So, you register a company. In order to do that, you need to deposit some money. Then, you come up with a name for your company, which is rejected. Ultimately, you either give up or realize that someone else built a shopping mall in the meantime. But we are not genuine architects.
We are software engineers , and we have the privilege of bringing our ideas to life with no permits or bureaucracy. The only thing we need is spare time and the will to spend it on programming instead of sudoku puzzles. If you still insist that the motivation for programming cannot be pure curiosity, let me just mention that the first programming language that I designed was developed as a result of necessity, not mere curiosity.
I am going to develop the programming language as we go through the series, so there is a possibility that I will develop some bugs as well. They should be ironed out as we approach the end of the series. The complete source code for everything described here is freely available at GitHub. I need a key-value container that should retrieve values fast, in logarithmic time. I am completely against unnecessary optimization, but in this case, I feel like a lot of memory is wasted on nothing.
Not only that, but later, we will need to implement a maximal munch algorithm on top of such a container, and map is not the best container for that. The only problem with that approach is lesser code readability as we need to keep in mind that the vector is sorted, so I developed a small class that assures that constraint. All functions, classes, etc. I will omit that namespace for readability. As you can see, the implementation of this class is quite simple. The tokenizer will read characters from the input stream.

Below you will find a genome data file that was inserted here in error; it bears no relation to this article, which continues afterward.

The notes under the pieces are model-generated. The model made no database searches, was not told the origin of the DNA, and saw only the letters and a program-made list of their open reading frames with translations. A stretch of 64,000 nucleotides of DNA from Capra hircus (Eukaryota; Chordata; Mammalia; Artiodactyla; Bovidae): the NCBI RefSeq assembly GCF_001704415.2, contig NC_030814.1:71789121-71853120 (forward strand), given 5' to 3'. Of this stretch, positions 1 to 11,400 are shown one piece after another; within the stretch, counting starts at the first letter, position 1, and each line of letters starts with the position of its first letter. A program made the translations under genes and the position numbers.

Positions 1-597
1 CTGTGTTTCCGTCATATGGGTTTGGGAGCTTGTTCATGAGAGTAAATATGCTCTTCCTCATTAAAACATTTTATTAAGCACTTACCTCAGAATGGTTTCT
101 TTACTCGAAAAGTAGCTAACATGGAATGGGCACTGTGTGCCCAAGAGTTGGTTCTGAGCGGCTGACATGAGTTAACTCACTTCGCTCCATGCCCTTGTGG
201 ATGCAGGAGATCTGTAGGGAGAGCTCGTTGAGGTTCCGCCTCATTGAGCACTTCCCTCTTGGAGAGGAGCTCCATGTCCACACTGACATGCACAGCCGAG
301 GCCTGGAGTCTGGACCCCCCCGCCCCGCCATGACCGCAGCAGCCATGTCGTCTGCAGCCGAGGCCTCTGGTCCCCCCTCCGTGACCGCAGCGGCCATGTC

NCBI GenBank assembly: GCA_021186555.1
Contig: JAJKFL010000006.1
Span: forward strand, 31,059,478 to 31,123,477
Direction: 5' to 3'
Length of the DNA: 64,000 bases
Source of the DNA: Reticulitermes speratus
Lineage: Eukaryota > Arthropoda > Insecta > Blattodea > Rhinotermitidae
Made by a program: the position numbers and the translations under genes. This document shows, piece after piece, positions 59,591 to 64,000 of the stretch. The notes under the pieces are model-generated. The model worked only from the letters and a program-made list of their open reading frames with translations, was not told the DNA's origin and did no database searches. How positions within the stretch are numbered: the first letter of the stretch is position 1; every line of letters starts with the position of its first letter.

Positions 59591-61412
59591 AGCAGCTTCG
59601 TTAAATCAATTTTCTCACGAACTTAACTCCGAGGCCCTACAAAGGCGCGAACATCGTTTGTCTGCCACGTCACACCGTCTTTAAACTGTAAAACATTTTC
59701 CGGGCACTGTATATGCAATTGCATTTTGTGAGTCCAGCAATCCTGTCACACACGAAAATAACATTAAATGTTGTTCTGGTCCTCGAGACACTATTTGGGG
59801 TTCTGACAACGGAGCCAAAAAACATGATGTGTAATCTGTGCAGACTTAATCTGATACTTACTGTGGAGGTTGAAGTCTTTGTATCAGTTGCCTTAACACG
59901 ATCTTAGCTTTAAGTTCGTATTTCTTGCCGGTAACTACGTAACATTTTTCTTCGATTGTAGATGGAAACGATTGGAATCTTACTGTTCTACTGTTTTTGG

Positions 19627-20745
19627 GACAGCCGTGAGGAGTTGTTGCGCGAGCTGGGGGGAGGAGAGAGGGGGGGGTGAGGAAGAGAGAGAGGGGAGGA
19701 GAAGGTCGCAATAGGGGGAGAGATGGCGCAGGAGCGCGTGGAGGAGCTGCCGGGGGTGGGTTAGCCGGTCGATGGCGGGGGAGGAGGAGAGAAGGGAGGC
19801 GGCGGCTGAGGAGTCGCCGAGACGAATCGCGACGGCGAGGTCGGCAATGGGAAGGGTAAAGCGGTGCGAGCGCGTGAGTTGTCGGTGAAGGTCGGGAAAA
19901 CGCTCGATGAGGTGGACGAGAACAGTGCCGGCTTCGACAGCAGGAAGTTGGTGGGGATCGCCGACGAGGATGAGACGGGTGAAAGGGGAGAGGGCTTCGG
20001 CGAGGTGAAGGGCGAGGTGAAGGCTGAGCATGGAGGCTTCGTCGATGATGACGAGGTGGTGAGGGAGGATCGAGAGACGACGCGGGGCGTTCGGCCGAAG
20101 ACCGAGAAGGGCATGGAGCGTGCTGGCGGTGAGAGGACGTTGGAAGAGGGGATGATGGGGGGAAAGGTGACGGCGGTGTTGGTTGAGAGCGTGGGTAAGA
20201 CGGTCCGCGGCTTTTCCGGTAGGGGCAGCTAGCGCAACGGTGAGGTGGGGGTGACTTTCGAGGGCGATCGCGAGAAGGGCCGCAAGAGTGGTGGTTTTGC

At this stage of the project, it is hard for me to decide what the input stream will be, so I will use std::function instead. I will use well-known conventions from C-style stream functions, such as getc , which returns an int instead of char as well as a negative number to signal the end of a file. However, it is really convenient to read a couple of characters in advance, before an assumption of a token type in a tokenizer.
To that end, I implemented a stream that will allow us to unread some characters. To save space, I will omit the implementation details, which you can find on my GitHub page. The tokenizer is the lowest-level compiler component. There are four types of tokens that are of interest to us:. To ensure appeal and planetary popularity of this language, we will use well-known C-like syntax. The ones without prefix are operators.
Almost all of them follow the C convention. I am a firm believer that single-statement blocks without curly braces are not worth it. Therefore, elif can be used to eliminate braceless statements completely. Whether or not we allow it is a decision that can wait for now. Otherwise, the tokenizer will assume that it is an identifier. If it reads more, it will unread all extra characters it has read after the longest recognized operator.
Basically, we treat all operators as candidates at the beginning. Whenever the range is non-empty, we check if the first element in the range has no more characters if such an element exists, it is always at the beginning of the range as the lookup is sorted. In that case, we have a legal operator matched. The longest such operator is one that we return.